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Buying Fox Entertainment Assets Doesn’t Give Walt Disney Co What It Needs

Disney said it is buying Fox's entertainment assets for $66 billion, including debt

By Dana Blankenhorn, InvestorPlace Contributor
Why Movies Anywhere Is Huge for DIS Stock

Source: Riku Lu Via Flickr

As expected, Walt Disney Co (NYSE:DIS) has signed an agreement in principle to buy the entertainment assets of Twenty-First Century Fox Inc (NASDAQ:FOX, NASDAQ:FOXA). The final price is $52.4 billion, but since they’re also taking on Fox’s debt the actual price is closer to $66 billion.

The deal would take between 12-18 months to close, the two companies admitted, and Disney CEO Bob Iger agreed to extend his employment contract to 2021 to complete the integration. There is a $2.5 billion break-up fee that Fox would collect if the deal is blocked.

The deal includes the Fox film studio, its regional sports networks and entertainment cable channels like National Geographic and FoxFX, international networks like Star India, as well as the Fox shares in Sky TV and Hulu.

Iger said the resulting company would be competitive with other over-the-top companies like Netflix, Inc. (NASDAQ:NFLX),, Inc. (NASDAQ:AMZN) and Alphabet Inc (NASDAQ:GOOGL). But would this deal be a win for Disney shareholders?

The Risk Profile for DIS Stock

The combined company would be a doubling-down on two Disney divisions that have been losing sales, according to the company’s fourth-quarter report.

Media networks, which combines Disney’s television and cable assets, had 3% lower revenues and 12% lower profits than a year before. Fox’s quarterly report said it was still growing in these areas but the deal does not include Fox News, Fox Sports or the company’s owned-and-operated TV stations.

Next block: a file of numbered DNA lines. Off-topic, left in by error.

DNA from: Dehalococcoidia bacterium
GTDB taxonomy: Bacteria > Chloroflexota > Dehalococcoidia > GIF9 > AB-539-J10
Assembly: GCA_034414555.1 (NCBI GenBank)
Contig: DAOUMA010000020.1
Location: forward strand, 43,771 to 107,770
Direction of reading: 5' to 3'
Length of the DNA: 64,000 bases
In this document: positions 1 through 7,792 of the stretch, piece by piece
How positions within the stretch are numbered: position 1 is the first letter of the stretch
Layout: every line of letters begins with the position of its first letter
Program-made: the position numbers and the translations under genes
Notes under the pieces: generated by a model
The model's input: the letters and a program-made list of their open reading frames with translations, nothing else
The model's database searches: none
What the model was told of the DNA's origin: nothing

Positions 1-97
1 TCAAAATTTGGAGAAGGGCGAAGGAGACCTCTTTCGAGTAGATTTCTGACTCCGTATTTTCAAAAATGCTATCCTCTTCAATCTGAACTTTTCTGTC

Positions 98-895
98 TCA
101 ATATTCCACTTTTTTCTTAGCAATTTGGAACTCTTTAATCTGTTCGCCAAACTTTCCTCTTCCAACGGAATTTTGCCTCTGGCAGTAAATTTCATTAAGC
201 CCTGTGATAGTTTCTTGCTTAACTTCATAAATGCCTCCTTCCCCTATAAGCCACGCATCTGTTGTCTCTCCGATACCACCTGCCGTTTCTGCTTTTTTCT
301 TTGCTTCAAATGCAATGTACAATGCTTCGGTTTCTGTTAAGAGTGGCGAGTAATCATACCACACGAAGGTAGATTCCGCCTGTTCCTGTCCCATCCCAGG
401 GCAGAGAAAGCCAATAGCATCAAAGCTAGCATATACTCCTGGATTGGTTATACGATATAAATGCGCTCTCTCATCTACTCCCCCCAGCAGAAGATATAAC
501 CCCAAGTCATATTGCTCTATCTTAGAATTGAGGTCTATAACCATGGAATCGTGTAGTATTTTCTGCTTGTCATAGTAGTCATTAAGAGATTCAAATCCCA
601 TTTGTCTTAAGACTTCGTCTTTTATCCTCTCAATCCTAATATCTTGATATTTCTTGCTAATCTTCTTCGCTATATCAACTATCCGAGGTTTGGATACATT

In an interview, Iger said the company would deliver paid internet-based sports programming next year under the ESPN name, family entertainment in 2019 under the Disney name, and position Hulu, in which it would have a controlling interest, as a more adult offering.

He said one technology platform would be used, but did not say whether that would be Hulu’s or BAMtech, which Disney bought earlier this year.

Can It be Stopped?

Variety expects the deal to face serious scrutiny in Washington, noting that the resulting company would still be weaker in the “last mile” assets that are getting net neutrality restrictions removed by the FCC. The concern is that carriers like Comcast Corporation (NASDAQ:CMCSA) — which owns NBC — or AT&T Inc. (NYSE:T) — which is buying Time Warner Inc. (NYSE:TWX) — might disadvantage Disney assets in favor of their own.

The possibility of another bidder should also be considered. The combined company would have a market cap of over $200 billion, but that would be dwarfed by any of the biggest cloud companies, including Amazon, Google, and Facebook Inc (NASDAQ:FB).

Apple Inc. (NASDAQ:AAPL), which has built out its own cloud network, might also become a potential bidder. Netflix, against which the new deal is being pitched, has a market cap of about $81 billion, more than Fox but half that of Disney.

Since no TV stations are changing hands, it’s also possible a Chinese company like Tencent Holdings Ltd (OTCMKTS:TCEHY) or Alibaba Group Holding Ltd (NYSE:BABA), might make a bid for all or part of the Fox assets.

Is This a Good Deal for Disney?

In terms of distribution, Disney would get a controlling stake in Hulu and Fox’s share of satellite businesses in Europe and Asia, but it would still not have a cloud or last-mile assets that competitors control.

The combined company would be the dominant U.S. player in filmed entertainment, controlling Marvel as well as Star Wars and The Simpsons. 

Both Hulu and the satellite networks could become problematic. Comcast still owns 30% of Hulu, and Fox owns just 39% of Sky, although it wants the rest. Disney would also be taking on $12 billion in debt, hiking the debt-to-assets ratio, and Fox shareholders would own 25% of Disney, making the Murdoch family major players in Disney’s decisions after Iger retires.

Disney rose 1% after the deal was announced, while Fox was up .5%.

Dana Blankenhorn is a financial and technology journalist. He is the author of the historical mystery romance The Reluctant Detective Travels in Time, available now at the Amazon Kindle store. Write him at [email protected] or follow him on Twitter at @danablankenhorn. As of this writing he owned shares in BABA, T and AMZN.

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